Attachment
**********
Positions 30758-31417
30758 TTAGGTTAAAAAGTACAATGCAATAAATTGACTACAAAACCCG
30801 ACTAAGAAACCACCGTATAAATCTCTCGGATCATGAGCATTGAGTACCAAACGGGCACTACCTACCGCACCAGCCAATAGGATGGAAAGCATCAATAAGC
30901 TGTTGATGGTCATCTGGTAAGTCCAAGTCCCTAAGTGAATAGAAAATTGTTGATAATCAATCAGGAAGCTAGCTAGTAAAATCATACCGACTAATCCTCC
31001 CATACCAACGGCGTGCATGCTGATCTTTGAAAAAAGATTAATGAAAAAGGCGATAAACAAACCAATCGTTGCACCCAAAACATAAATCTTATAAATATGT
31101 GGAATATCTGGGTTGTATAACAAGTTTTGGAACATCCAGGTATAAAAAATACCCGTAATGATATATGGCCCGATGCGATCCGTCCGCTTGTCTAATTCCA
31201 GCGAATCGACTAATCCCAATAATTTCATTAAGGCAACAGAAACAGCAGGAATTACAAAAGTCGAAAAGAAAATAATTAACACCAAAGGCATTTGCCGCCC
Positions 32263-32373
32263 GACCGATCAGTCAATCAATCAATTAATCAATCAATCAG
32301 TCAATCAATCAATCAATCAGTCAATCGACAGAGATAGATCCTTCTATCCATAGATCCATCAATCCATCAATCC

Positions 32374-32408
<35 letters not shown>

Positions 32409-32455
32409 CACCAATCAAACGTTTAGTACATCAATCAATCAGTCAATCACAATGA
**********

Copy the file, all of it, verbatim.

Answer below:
Positions 30758-31417
30758 TTAGGTTAAAAAGTACAATGCAATAAATTGACTACAAAACCCG
30801 ACTAAGAAACCACCGTATAAATCTCTCGGATCATGAGCATTGAGTACCAAACGGGCACTACCTACCGCACCAGCCAATAGGATGGAAAGCATCAATAAGC
30901 TGTTGATGGTCATCTGGTAAGTCCAAGTCCCTAAGTGAATAGAAAATTGTTGATAATCAATCAGGAAGCTAGCTAGTAAAATCATACCGACTAATCCTCC
31001 CATACCAACGGCGTGCATGCTGATCTTTGAAAAAAGATTAATGAAAAAGGCGATAAACAAACCAATCGTTGCACCCAAAACATAAATCTTATAAATATGT
31101 GGAATATCTGGGTTGTATAACAAGTTTTGGAACATCCAGGTATAAAAAATACCCGTAATGATATATGGCCCGATGCGATCCGTCCGCTTGTCTAATTCCA
31201 GCGAATCGACTAATCCCAATAATTTCATTAAGGCAACAGAAACAGCAGGAATTACAAAAGTCGAAAAGAAAATAATTAACACCAAAGGCATTTGCCGCCC
Positions 32263-32373
32263 GACCGATCAGTCAATCAATCAATTAATCAATCAATCAG
32301 TCAATCAATCAATCAATCAGTCAATCGACAGAGATAGATCCTTCTATCCATAGATCCATCAATCCATCAATCC

Positions 32374-32408
<35 letters not shown>

Positions 32409-32455
32409 CACCAATCAAACGTTTAGTACATCAATCAATCAGTCAATCACAATGA